There is a reason off-the-shelf software typically comes from a dedicated company… because it takes a lot of effort to focus and create a great product. If you cannot make that level of commitment, chances are that the solution your team creates will be old & antiquated in 3-5 years and it will be a mess that somebody has to cleanup.
If you are on the fence, lean more towards buying off-the-shelf.
It’s been announced that I will be moving into a new role on September 1, 2021. Still in the same organization, tied to some of the same applications, but residing in a new division and taking on more of the strategic planning responsibilities. The change requires that my current responsibilities are broken apart and spread in a 3 way-ish split. It’s complicated.
Going through this process requires time to be carved out of the schedule. There are many details that have been woven into working level spreadsheets in the manner that made sense as my group organically grew.
The process of pulling apart the tentacles and helping others understand ‘what is what’ is fairly tedious. Everything has a back-story.
This provides interesting perspective on a transition. Hopefully, there will be lessons learned on how to managed details in a way that can be even better organized and ready for the next time someone else needs to jump in and take the reigns.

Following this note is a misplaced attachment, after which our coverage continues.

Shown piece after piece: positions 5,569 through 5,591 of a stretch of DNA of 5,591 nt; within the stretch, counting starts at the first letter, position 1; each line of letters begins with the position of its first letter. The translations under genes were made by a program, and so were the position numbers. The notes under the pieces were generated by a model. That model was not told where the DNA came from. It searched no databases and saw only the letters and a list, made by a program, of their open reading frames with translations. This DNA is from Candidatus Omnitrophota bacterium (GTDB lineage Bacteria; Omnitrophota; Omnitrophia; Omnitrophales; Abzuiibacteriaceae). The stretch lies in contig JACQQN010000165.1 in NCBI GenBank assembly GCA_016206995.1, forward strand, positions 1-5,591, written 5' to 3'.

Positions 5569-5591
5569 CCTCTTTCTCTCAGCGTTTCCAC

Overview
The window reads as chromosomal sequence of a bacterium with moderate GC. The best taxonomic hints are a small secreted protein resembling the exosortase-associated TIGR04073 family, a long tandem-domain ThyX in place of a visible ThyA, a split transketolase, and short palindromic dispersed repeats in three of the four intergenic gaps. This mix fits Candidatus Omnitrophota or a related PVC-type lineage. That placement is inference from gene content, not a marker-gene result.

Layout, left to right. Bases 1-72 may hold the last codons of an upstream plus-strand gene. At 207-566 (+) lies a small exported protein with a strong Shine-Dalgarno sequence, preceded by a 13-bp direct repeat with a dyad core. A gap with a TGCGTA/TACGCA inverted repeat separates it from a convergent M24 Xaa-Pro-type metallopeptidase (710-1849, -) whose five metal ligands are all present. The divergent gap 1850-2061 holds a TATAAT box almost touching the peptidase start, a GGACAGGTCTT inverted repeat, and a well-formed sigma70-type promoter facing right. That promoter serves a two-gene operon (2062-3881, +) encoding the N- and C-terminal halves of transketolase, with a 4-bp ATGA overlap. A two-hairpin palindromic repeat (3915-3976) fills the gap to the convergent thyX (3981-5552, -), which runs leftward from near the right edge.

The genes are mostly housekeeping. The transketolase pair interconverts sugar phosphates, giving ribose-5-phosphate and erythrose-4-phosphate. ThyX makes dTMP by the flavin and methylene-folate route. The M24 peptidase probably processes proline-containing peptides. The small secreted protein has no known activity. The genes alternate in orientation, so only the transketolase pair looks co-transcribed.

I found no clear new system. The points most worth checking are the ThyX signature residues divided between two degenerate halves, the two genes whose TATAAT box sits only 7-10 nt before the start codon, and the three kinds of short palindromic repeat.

Content management often receives a pass from business leaders when it comes to articulating ‘value to the business’.
It can be considered a no-brainer… Content must be managed as a fundamental element of the marketing & sales processes. Focus on the tools and processes, but don’t worry about associating value. [end sarcastic tone]
One of the concepts I like in the content management space is the idea of treating each piece of content as a financial asset. Each content has a cost of creation, live maintenance, long-term management for reuse, and eventual retirement.
The value equation evaluates the ‘cost of life’ for the content and the relationship to the business value attribution.
Associating a strong analytics process to understand interaction behavior with content and the linkages to leads / sales makes this possible.
Across many digital properties, brands commonly only have strong performance on 40% of their content. This is not a good track record and rarely gets scrutinized.
By tracking the value equation, you can better hone and focus efforts to ensure wasted content creation is avoided.
Provide the tools and embed the formulas for all team members to have these details at their fingertips. Make value association a part of each content creator’s annual goals. Apply pressure to let everyone know that the value is being monitored.
Applying these types of models will increase the quality of your online presence for customers and provide an internal framework for avoiding waste.